I'm looking to replace my ageing 4G 20Gb, but the new nano while splendid is too small (storage-wise), and I would not pay money for the Classic in this state.
What do I do now? When's the next refresh due?
@ Scott re compression
Few people own sound equipment advanced enough to to be able to project the difference between AAC @ 192 and CD audio - even fewer have the ear to tell the difference if they did have the equipment. My point wast that the real weak point in digal audio reproduction is the DAC, not the data loss in the compression format. Without a high end DAC, the extra fidelity of CD quality audio is wasted. In fact what people often think they are hearing as imperfections in the compression format of tunes on their iPods, is actually the result of the DACs interpretation of the uncompressed binary stream. So carrying around lossless tunes on an iPod is just plain silly.
I do agree that good headphones are a worthwhile investment though - although I'm not sure that picking ear wax out of Etymotics is everyone's cup of tea!
Actually on a related rant - another real kick in the arse sound wise is the recent practice of boosting the volume on tracks and using compression to clip the waveform, in order to have louder recording then the next guy (aka the loudness wars). CDs are getting hotter and hotter and the sound quality is plummeting. I can see a market emerging for the old CD re-releases from the 80's / early 90's with no crazy wave compression.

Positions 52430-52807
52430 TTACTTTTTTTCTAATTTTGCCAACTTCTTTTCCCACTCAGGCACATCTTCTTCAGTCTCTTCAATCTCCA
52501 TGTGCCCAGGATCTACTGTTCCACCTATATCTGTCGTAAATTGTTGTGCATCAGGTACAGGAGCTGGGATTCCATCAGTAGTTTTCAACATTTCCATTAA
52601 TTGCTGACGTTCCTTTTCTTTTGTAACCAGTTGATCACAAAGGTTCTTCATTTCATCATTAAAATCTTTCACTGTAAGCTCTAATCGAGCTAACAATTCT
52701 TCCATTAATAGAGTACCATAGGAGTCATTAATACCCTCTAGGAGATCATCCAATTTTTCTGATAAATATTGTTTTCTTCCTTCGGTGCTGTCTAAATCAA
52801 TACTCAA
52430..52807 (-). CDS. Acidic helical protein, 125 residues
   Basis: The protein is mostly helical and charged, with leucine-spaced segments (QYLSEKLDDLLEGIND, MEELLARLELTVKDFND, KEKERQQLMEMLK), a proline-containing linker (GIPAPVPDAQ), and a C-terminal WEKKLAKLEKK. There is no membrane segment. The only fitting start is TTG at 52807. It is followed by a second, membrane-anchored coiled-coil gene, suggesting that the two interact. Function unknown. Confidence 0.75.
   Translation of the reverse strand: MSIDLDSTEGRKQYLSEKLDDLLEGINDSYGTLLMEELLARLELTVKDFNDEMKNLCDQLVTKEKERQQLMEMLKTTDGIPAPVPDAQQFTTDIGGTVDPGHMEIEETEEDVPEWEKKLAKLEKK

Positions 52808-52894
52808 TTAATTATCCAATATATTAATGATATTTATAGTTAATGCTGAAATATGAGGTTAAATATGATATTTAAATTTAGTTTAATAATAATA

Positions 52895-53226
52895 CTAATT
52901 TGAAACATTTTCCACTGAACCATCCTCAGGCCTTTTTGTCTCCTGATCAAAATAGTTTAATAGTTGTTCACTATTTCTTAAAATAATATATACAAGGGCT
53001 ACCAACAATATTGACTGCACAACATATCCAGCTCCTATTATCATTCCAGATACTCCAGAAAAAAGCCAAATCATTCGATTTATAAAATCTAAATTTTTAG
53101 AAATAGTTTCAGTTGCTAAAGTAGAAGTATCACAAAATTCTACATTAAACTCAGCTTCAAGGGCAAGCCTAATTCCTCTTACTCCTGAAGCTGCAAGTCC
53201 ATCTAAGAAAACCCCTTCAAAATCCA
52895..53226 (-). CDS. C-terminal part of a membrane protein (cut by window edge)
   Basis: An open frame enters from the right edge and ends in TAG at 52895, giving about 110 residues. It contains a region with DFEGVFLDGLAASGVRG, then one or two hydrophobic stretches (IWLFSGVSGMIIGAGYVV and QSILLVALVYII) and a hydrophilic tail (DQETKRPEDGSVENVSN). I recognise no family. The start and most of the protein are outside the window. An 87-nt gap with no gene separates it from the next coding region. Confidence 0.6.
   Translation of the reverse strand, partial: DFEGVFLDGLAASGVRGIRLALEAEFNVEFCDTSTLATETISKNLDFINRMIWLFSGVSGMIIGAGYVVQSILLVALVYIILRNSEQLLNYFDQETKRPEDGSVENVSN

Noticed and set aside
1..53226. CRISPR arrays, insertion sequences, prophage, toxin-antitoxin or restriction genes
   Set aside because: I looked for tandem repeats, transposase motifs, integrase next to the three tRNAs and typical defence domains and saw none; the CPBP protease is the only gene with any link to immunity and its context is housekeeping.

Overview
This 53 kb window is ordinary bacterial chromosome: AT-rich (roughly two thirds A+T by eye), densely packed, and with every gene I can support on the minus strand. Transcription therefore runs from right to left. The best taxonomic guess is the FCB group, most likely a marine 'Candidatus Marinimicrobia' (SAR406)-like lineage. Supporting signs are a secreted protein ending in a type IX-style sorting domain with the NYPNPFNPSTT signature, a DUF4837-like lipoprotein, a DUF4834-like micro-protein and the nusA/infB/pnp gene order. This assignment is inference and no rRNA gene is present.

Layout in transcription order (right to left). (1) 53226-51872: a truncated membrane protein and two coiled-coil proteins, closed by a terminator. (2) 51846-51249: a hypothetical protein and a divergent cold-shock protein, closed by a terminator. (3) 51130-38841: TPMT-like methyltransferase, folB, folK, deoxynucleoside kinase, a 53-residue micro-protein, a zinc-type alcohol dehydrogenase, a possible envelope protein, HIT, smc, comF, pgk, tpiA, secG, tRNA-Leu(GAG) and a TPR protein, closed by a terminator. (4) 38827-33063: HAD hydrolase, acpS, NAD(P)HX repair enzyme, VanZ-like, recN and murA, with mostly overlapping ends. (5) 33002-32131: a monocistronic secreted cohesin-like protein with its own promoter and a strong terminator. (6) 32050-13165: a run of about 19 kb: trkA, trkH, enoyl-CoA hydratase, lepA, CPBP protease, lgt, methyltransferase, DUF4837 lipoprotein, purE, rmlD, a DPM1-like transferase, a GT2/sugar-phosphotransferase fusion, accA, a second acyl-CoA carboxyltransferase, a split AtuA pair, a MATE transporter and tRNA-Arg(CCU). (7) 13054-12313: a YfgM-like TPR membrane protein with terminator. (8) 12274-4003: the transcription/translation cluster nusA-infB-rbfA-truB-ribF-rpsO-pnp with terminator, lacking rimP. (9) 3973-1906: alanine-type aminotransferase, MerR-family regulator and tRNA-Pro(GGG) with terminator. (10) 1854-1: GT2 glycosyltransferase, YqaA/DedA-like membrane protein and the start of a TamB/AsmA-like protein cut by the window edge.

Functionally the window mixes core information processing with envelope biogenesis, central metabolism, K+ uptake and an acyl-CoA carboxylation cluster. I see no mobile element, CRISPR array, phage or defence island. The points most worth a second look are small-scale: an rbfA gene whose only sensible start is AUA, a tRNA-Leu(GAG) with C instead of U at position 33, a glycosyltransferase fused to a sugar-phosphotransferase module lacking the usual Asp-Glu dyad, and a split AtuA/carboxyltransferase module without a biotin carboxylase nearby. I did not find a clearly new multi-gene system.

I also just upgraded from a 3rd Gen 20GB. Really like being able to play the odd video (although I don't like the way I can't categorise tv show/movie/music video myself), also the 160GB storage is ace.
There are more UI inconsistencies than the review noted. I love the 24-hour clock, and also have the time set to be in the menu bar.
So I start some music, put the ipod out on my desk at work in front of me and this bloody clock comes up! Oh great. It shows me that it's playing something, the battery charge and the 12-hour clock. Even though everything else on the iPod is set to 24-hour, this is 12-hour... great. The worst part is that I don't want to see the time by looking at it (or if I do, it's in the menu bar) - I want to see WHAT'S PLAYING! but noooooo there's a screensaver now. That's great. Can't turn it off either... =(
Nice but ill be even better when v1.1 software is released...
I've just upgraded from a 20GB 3rd gen to a black 160GB classic, noticeably nicer UI and certainly got lots more room. Am using Sennheiser CX-300 headphones (black to match) and am really enjoying it.
My only complaints are more to do with the way that apple seem to do digital upgrades to their product lines without notice. I very nearly got stuck with an 80GB 5G which I'd bought in advance of my birthday but managed to take it back and get a classic from the apple store. (Also a slight issue with an email telling me that they'd dropped the price of my headphones by £20 received the day that mine arrived - nice apple refunded the difference though). Doesn't exactly encourage early adopters...